Either lump sum OR monthly maintenance u/s 20 DV act. NOT both ! Cal HC Gem !

a mother files DV case on three of her children. The learned MM allows her petition and orders Rs 2000 p.m. from each of her sons AND a fixed deposit of rs 50,000/- per head. Sons appeal to sessions court who sets aside the lump sum payment and grants enhanced monthly maintenance of Rs 2500 per month per son. Mother goes on appeal to HC. HC appreciates the facts and points out that sec 20 of DV act allows only for lump sum OR monthly maintenance AND NOT both !! So HC affirms sessions court judgement and confirms that either Either lump sum OR monthly maintenance can only be granted under Sec 20 DV act !!


IN THE HIGH COURT AT CALCUTTA

CRIMINAL REVISIONAL JURISDICTION

Appellate Side

Present : THE HON’BLE JUSTICE SANKAR ACHARYYA

C.R.R. No. 1012 of 2015

In the matter of :

Shahira Khatoon Mullick
     Vs.
Rabiul Haque Mullick & Ors.

For the petitioner    : Mr. Suman De; advocate.

For the private respondents  : Mr. S.K. Humayun Rezzak; advocate.

Heard on              : 06.01.2016, 20.01.2016, 29.01.2016,

08.02.2016.

Judgment on           : 29.03.2016

SANKAR ACHARYYA, J.

This revisional application under Sections 397/401/482 of the Code of Criminal Procedure has been filed by petitioner Shahira Khatoon Mullick against her three sons as opposite party nos. 1, 2 and 3 and the State of West Bengal as proforma respondent no. 4.

Petitioner has challenged the judgment dated 13.02.2015 passed by learned Additional Sessions Judge, Arambagh, Hooghly in Criminal Revision No. 01 of 2014 arising out of order dated 31.03.2014 passed by learned Judicial Magistrate, Additional Court, Arambagh in M.C. 83 of 2013.http://evinayak.tumblr.com/ ; https://vinayak.wordpress.com/ ; http://fromvinayak.blogspot.com

Petitioner filed M.C. 83 of 2013 under the provisions of the Protection of Women from Domestic Violence Act, 2005 (in short P.W.D.V. Act) against her three sons who are opposite party nos. 1, 2 and 3 herein. In the order dated 31.03.2014 learned Judicial Magistrate passed residence order and order granting monetary reliefs in favour of the petitioner. In that order direction was given to the opposite party nos. 1, 2 and 3 to provide Rs.2000/- each as monthly maintenance to the petitioner and to contribute Rs.50,000/- each in the fixed deposit to be opened in the name of the petitioner in some nationalised bank which is to be dedicated towards her unforeseen medical expenses and needs and treatments expenditure. Said order was challenged by opposite party nos. 1, 2 and 3 in Criminal Revision No. 01 of 2014. In that case learned Additional Sessions Judge, Arambagh allowed the revisional application in part and modified the order of learned Judicial Magistrate setting aside the order for contributing Rs.50,000/- each by the three opposite party nos. 1, 2 and 3 in favour of petitioner as fixed deposits and enhancing the sum of monthly maintenance allowance of the petitioner from Rs.2000/- to Rs.2500/- each payable by said three opposite parties. In this revisional application petitioner has challenged the legality, propriety and correctness of the impugned judgment passed by learned Additional Sessions Judge.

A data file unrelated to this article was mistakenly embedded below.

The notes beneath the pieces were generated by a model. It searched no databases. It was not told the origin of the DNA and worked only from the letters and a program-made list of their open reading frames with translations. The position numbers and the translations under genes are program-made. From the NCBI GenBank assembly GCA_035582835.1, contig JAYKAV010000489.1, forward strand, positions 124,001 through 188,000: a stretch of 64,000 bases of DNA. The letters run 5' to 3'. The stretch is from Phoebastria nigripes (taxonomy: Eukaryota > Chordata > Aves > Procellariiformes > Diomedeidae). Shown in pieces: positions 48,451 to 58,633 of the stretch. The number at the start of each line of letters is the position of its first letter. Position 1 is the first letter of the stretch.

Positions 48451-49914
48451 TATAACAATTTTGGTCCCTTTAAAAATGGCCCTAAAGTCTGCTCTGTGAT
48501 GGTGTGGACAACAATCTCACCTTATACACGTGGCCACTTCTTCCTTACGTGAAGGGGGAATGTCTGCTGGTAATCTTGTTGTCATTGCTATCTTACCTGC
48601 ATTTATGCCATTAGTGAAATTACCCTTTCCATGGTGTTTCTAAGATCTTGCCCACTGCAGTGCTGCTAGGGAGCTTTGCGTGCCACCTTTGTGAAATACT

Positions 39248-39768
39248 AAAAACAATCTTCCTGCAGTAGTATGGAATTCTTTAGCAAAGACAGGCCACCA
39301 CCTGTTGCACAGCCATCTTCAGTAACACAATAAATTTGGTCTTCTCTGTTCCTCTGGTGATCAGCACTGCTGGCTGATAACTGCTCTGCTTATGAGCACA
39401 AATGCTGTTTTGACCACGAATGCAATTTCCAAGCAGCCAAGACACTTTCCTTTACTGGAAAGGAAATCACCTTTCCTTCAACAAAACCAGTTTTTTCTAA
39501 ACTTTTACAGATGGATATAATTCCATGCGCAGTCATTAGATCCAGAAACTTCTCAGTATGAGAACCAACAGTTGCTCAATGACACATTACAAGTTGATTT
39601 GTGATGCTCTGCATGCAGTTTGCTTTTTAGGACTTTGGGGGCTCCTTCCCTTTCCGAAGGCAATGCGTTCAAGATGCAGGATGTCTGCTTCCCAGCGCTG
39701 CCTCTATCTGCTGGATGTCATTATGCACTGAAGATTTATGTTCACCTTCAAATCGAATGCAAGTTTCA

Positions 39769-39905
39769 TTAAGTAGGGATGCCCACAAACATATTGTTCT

I have gone through the certified copy of the impugned judgment, revisional application and its annexure filed by the petitioner. Undisputedly, the petitioner is mother of the opposite party nos. 1, 2 and 3 and the petitioner is an octogenarian lady having other sons and daughters also.

In this revisional application, inter alia, it has been contended that learned Additional Sessions Judge erred in law setting aside the direction of learned Judicial Magistrate regarding the contribution of Rs.50,000/- each of the three opposite parties towards medical expenses of the petitioner. It has been claimed by the petitioner that Section 20 (1) (b) of the P.W.D.V. Act deals with medical expenses and according to Section 20 (3), maintenance may be paid in lump or monthly basis. Further claim of the petitioner is that in terms of Section 20 (1) (b) of the said Act, the Magistrate, which disposing of an application under Section 12 (1) of the said Act, may direct the respondent to pay medical expenses in addition to other monetary relief. In the same tune, Mr. Suman De, learned counsel advanced his arguments that learned Additional Sessions Judge failed to appreciate that the power of learned Magistrate under Section 20 (3) of the said Act is in addition to the provisions of Section 20 (1) of the said Act and not disjunctive in nature. Petitioner also contended that in view of the provision of appeal under Section 29 of the Act learned Additional Sessions Judge ought to have dismissed the revisional application against the order of learned Judicial Magistrate.